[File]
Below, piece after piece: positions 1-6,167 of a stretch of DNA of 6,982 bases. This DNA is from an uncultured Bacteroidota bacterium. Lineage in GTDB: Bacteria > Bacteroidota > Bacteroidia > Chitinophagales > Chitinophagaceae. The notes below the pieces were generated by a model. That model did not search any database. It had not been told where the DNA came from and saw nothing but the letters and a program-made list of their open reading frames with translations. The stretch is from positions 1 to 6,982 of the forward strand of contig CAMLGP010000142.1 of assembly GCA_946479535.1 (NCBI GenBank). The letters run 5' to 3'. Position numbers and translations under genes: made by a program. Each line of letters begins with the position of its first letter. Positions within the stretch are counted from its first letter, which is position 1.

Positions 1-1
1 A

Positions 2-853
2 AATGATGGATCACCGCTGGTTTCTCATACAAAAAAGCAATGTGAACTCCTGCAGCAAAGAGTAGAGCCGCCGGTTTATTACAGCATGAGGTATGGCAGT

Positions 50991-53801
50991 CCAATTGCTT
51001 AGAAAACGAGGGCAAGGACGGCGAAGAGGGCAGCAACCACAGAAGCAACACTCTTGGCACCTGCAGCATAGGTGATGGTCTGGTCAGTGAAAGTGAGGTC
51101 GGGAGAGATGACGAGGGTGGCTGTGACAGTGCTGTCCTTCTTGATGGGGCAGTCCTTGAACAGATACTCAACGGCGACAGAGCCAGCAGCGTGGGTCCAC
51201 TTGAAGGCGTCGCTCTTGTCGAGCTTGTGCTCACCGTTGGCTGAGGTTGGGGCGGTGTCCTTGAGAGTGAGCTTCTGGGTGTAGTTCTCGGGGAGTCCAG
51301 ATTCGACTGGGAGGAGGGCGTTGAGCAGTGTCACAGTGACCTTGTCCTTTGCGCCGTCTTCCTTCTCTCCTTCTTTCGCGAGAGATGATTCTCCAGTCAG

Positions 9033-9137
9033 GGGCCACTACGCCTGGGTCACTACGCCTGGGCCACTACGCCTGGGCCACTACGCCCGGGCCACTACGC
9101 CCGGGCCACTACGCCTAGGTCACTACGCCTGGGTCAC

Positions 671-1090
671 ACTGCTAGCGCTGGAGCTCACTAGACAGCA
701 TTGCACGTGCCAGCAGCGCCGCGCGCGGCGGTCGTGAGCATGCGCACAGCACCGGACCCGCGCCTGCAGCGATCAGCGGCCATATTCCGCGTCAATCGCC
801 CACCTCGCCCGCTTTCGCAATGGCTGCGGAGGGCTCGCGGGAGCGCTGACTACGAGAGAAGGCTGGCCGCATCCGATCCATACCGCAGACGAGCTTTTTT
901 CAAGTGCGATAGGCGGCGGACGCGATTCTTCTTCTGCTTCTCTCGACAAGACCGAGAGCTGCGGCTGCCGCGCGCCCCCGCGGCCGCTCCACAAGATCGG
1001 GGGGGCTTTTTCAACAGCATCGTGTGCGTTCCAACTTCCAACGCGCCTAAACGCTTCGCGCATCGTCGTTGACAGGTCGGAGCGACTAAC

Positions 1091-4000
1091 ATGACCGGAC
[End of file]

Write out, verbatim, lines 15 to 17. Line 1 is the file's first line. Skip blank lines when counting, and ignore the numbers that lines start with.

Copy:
Positions 671-1090
671 ACTGCTAGCGCTGGAGCTCACTAGACAGCA
701 TTGCACGTGCCAGCAGCGCCGCGCGCGGCGGTCGTGAGCATGCGCACAGCACCGGACCCGCGCCTGCAGCGATCAGCGGCCATATTCCGCGTCAATCGCC